I was recently asked by a product design engineer why their organization struggles with reliability even though they have a very ‘robust’ design process that seemingly has lots of different ‘good’ reliability engineering activities embedded in it. And when I say ‘good’ reliability engineering activities, I mean activities that have (in the past) shown to have a really good impact on reliability.
When I looked at some of this engineer’s processes as summarized by a ‘process flow chart,’ the reason his organization struggled with making reliable products was quite obvious.
The process was so complex that it became the ‘product.’
What this means is that the process required so much time, effort, study, obsessive review of standards and lots of other things that being able to say we ‘completed the process’ became an overwhelming relief. If much of your project involves preparing for design review boards, qualification testing, reliability reports, PowerPoint presentations with more than 100 slides, reliability allocation efforts that last more than a week and so on, then engineers are already exhausted before they even think about actually making something reliable using their own inquisitive brains.
If your engineers are going to get exhausted … make sure it is from designing and manufacturing amazing products. Not ‘ticking the boxes’ your process says they should.
How do you know if your process is too complex? There are lots of indicators. The first is that you ‘import’ process elements from somewhere else. One example is the old Military Standard 785 B – ‘Reliability Program For Systems And Equipment Development And Production.’ This standard has been removed from service for over 40 years, but many organizations blindly copy ‘word for word’ the standard in the hope it will result in an amazing process.
The second indicator is that the process is seen as a ‘safety net’ to catch all ‘reliability problems.’ This is not possible. At best, your reliability process can test for and identify problems from your previous products or models. Remember that solder joint problem we had two years ago? Well now we test every solder joint. But testing doesn’t improve reliability. Presumably, you have resolved the solder joint problems through ‘corrective actions’ that should be part of a new and better way of doing things. But now all the new problems of your most recent product aren’t being tested for because your process has not had time to include them in your test plans. And instead we keep testing for problems that have already been solved.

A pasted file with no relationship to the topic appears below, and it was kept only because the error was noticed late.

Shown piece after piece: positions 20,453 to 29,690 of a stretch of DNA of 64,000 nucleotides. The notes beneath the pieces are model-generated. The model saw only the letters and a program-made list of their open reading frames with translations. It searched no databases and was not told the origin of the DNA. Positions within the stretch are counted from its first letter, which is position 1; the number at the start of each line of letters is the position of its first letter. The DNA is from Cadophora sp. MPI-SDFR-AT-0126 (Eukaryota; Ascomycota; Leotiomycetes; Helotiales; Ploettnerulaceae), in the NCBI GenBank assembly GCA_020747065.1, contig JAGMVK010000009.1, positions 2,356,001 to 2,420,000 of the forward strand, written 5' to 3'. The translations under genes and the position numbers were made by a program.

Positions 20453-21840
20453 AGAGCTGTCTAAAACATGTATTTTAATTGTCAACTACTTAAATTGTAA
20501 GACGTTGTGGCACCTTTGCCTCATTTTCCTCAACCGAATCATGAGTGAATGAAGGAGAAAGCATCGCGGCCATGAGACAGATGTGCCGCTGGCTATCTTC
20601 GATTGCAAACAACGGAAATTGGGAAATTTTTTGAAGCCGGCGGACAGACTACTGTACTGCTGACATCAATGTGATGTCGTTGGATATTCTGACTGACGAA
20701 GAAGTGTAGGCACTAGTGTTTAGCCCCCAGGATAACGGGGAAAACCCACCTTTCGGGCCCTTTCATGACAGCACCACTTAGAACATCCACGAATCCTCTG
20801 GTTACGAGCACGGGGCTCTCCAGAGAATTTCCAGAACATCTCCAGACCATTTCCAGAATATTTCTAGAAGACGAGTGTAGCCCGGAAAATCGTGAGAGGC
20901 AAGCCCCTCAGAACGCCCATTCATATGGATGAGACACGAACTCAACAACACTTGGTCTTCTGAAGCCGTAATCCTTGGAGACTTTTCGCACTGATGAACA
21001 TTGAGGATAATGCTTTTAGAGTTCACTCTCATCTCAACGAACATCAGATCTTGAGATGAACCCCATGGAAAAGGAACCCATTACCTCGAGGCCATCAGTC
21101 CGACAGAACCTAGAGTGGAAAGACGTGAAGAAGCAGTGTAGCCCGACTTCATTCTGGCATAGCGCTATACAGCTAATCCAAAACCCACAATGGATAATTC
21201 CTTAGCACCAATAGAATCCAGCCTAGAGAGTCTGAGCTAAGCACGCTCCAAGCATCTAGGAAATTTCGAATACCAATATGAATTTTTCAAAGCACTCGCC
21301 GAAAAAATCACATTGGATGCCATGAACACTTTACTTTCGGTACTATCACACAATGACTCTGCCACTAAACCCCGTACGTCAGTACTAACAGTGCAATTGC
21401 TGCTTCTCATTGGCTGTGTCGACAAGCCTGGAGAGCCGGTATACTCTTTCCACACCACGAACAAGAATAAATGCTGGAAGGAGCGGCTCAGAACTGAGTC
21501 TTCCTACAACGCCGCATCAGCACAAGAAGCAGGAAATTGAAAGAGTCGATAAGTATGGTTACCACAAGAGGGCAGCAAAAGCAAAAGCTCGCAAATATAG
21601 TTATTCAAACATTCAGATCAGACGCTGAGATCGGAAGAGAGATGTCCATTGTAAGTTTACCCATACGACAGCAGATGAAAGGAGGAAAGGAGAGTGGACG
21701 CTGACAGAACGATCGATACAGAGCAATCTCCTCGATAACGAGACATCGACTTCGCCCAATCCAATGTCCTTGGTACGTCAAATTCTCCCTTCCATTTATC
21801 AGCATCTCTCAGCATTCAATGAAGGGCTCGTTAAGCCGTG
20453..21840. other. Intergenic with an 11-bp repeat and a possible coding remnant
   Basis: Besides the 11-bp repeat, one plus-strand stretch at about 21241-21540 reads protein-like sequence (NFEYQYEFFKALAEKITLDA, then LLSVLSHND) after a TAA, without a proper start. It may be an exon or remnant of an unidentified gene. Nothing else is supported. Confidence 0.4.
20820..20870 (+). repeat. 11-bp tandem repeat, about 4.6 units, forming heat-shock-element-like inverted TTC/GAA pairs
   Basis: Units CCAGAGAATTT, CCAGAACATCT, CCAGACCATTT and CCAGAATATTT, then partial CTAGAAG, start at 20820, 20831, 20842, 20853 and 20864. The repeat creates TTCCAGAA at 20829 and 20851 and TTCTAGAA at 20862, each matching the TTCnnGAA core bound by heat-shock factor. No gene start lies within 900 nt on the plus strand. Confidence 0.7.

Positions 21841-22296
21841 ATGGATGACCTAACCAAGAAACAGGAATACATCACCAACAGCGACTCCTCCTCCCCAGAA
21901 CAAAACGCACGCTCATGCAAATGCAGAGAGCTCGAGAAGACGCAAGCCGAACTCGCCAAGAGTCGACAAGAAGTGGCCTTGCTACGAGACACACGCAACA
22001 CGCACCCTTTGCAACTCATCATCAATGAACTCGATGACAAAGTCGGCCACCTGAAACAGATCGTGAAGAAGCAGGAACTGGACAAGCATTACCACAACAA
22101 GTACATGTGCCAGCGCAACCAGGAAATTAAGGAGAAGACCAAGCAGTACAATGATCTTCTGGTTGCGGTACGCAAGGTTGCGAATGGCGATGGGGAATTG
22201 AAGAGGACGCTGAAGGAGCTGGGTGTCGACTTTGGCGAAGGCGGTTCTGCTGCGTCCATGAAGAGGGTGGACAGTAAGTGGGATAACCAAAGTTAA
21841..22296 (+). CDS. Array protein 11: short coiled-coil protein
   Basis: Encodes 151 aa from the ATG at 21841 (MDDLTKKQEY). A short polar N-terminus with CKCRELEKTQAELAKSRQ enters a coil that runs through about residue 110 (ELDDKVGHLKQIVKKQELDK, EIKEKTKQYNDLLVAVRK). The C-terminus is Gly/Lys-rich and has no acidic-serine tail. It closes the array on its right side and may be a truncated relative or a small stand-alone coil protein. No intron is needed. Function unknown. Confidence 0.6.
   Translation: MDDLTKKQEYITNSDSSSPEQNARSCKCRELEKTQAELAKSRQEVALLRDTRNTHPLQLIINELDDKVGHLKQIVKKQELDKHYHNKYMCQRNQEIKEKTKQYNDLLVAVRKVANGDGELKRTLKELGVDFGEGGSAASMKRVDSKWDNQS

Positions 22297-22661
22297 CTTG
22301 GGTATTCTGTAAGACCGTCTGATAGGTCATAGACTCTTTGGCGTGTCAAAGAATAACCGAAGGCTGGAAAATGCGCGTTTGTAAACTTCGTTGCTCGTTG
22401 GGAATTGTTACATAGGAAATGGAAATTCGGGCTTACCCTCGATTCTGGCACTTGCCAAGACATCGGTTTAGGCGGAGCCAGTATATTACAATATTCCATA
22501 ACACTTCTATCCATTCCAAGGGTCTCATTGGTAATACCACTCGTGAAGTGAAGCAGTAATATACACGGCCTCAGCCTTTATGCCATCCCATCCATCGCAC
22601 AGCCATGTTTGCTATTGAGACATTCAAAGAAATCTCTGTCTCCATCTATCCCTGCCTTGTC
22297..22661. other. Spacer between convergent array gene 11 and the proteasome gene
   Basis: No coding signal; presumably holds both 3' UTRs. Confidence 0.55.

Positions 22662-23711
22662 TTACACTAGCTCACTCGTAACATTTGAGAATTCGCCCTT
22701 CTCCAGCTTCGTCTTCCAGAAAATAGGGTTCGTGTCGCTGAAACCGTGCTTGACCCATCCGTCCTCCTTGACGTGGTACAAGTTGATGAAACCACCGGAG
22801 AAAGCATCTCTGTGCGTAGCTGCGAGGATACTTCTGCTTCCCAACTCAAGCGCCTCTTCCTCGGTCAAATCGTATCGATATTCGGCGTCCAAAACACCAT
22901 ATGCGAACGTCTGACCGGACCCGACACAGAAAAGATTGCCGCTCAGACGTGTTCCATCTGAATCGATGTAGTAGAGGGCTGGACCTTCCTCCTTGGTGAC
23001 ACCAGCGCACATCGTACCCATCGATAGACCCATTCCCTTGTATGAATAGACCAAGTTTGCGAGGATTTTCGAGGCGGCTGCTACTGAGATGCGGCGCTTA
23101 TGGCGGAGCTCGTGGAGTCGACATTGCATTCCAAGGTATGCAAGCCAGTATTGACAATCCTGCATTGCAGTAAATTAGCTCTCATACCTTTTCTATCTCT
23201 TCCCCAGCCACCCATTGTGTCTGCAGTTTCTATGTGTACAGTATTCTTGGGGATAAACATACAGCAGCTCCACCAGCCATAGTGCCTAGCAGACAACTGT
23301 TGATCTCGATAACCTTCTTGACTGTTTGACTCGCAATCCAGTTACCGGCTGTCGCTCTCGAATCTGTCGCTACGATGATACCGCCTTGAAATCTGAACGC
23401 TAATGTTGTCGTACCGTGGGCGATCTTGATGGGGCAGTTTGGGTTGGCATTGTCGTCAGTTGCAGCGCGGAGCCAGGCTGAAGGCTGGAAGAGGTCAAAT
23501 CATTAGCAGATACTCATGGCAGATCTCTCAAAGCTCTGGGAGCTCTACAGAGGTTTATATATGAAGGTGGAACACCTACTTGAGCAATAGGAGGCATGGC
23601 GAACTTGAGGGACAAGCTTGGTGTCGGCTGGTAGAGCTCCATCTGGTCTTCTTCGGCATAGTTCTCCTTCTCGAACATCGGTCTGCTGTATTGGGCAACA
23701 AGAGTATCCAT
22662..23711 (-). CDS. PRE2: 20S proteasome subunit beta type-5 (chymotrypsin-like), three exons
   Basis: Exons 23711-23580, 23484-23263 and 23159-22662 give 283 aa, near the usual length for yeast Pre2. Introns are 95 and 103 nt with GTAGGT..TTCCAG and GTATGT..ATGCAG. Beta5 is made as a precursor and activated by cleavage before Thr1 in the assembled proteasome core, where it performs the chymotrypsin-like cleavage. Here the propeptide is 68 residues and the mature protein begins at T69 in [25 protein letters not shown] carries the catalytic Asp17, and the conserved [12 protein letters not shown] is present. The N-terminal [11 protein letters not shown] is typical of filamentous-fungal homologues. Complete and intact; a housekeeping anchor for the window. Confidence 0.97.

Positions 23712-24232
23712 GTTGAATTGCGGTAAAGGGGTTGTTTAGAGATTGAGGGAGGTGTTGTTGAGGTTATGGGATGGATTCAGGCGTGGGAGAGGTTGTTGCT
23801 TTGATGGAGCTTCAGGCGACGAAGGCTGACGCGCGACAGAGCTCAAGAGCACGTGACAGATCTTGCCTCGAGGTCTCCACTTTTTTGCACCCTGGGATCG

The third indicator is that there is a (mis held) belief that following the process will guarantee a reliable product. Why is this bad? Because now there is no critical thinking. Everyone is on autopilot as they grow very tired from ticking every reliability box.
So what is the solution?
It starts with coming up with a process that focuses on finding the vital few problems that are going to destroy good reliability performance of your product. Every product has them, and no process (of itself) can predict them. Many of the most successful companies whose profit is built on reliability performance have remarkably simple reliability engineering philosophies. And when I tell this to engineers from those organizations with monstrous reliability processes, they simply don’t believe me. In fact, many of the most ‘reliable’ organizations never even bother to measure reliability.
You must create a culture where engineers, designers and manufacturers are trained and encouraged to identify the vital few weak points as early as possible. And yes, this means before your first design or process flow. And yes, this is possible. If your people are smart enough to be able to design something that should work, they should also be able to predict with reasonably accuracy where it might fail.
There are two keys to this. The first is that leadership needs to trust its engineers … and their ability to critically think. This means wrestling trust away from the process and instead placing it on sentient beings who are prone to both genius and mistakes. And the second is to invest in a process that streamlines the process of identifying weak points early. Simply pondering about the millions of different ways your product can fail won’t help. Tools like fault trees and Failure Modes and Effects Analyses (FMEAs) can be great for this. But remember – these are group activities that need dynamic and well prepared facilitation. Simply relying on standards and following the ‘bouncing ball’ to generate outputs that look like they are robust is simply reverting back to the problem you are trying to avoid.
The sad reality is that processes are symptoms of a disengaged leadership who don’t want to spend the energy it takes to create a culture of critical thinking. Nor do they want to engage with and develop engineers whom they can trust. Processes are easy to ‘delegate’ to someone else to create.
And delegation is not leadership.
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